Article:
Wilson Neate’s excellent book about Wire and their Pink Flag album is rapidly nearing publication. It features extensive interviews with band members, some wonderful rare photos, a preface by Robin Rimbaud aka Scanner, and a whole lot more. Absolutely one of the best books in the series – trust me on this one.
Here’s a very brief teaser…
In contrast with punk’s multicoloured sartorial assault, Wire were predominantly black-and-white. Lewis recalls that the “conceptual angle of what [the performance] should look like” included vetting the colour and style of their clothing. In 1977, he notes, “we were down to ‘it’s black, white and pink’” (quoting “It’s So Obvious”). “Plain, dark clothing evolved because we didn’t want any distractions,” explains Gilbert. “We didn’t want people thinking we were a rock band.” They also shunned stereotypical punk gear, favouring more theatrical touches. Newman, for example, occasionally went barefoot and sported a surgical smock. Gilbert describes this as “an escaped mental patient look.” Still, Gilbert himself admits to some misguided style choices: “I had this ridiculous affectation of wearing ballet shoes onstage. With pink bed socks.” That said, Wire knew where to draw the line: they were briefly managed by Roxy Club founder Andy Czezowski, but, as Newman points out, “He got sacked because he wanted to buy us pink leather trousers.”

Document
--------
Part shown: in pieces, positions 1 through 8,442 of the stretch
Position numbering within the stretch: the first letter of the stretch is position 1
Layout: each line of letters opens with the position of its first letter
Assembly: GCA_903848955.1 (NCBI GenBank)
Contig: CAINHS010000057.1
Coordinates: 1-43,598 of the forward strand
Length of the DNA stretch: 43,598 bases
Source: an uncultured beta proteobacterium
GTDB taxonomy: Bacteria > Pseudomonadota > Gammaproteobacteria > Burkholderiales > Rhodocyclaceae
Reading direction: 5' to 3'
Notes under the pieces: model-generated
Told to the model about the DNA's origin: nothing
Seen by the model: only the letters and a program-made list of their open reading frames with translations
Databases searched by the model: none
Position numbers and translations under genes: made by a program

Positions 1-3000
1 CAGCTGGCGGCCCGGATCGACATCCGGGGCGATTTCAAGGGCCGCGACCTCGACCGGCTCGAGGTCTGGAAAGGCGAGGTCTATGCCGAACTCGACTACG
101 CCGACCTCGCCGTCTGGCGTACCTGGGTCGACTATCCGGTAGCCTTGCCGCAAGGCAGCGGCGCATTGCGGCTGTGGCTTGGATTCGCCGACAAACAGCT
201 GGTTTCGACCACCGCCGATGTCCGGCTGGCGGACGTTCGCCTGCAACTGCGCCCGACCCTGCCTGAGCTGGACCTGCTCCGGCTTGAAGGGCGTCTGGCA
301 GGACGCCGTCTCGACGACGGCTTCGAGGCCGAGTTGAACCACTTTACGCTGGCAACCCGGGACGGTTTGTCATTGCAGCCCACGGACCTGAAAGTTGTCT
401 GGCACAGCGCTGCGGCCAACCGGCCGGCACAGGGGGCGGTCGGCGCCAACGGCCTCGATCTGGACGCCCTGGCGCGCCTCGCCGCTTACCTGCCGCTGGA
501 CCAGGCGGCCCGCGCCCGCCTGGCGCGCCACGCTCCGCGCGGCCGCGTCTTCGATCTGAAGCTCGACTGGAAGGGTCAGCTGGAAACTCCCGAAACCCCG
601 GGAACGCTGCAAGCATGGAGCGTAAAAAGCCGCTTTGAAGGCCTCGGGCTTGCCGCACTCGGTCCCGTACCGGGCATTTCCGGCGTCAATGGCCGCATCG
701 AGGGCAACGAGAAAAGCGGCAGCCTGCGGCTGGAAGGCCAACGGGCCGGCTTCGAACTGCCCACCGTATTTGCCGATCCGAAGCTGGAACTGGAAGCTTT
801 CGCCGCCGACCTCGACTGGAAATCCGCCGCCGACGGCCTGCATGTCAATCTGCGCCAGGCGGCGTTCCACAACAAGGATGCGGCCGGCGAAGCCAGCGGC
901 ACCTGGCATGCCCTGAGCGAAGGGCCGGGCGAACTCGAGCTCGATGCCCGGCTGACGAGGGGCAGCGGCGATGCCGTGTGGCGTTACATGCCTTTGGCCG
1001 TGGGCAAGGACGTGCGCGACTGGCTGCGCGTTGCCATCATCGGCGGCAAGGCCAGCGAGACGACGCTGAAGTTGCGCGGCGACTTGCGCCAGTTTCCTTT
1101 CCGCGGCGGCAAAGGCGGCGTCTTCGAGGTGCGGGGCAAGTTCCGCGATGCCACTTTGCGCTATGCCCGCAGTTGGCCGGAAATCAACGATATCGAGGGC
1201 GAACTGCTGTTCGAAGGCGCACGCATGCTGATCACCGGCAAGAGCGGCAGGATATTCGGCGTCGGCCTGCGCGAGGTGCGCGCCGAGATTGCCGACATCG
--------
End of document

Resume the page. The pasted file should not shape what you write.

Unsurprisingly, early audiences expecting punk rock were sometimes confused. Wire spurned what were, notwithstanding a confrontational attitude and new habits like spitting, the tired norms of rock performance. In addition to avoiding unnecessary musical and physical gesture, Wire didn’t drink or smoke onstage and weren’t shambolic. They were mostly affectless and uncommunicative: they didn’t banter or encourage audience participation. Gilbert was well aware that Wire didn’t please everyone: “It’s their Friday night. They go out to see a punk band, jump about, scream and spit—that was the orthodoxy of the time. People coming on as if they’d come to mend the fridge wasn’t what audiences were looking for.”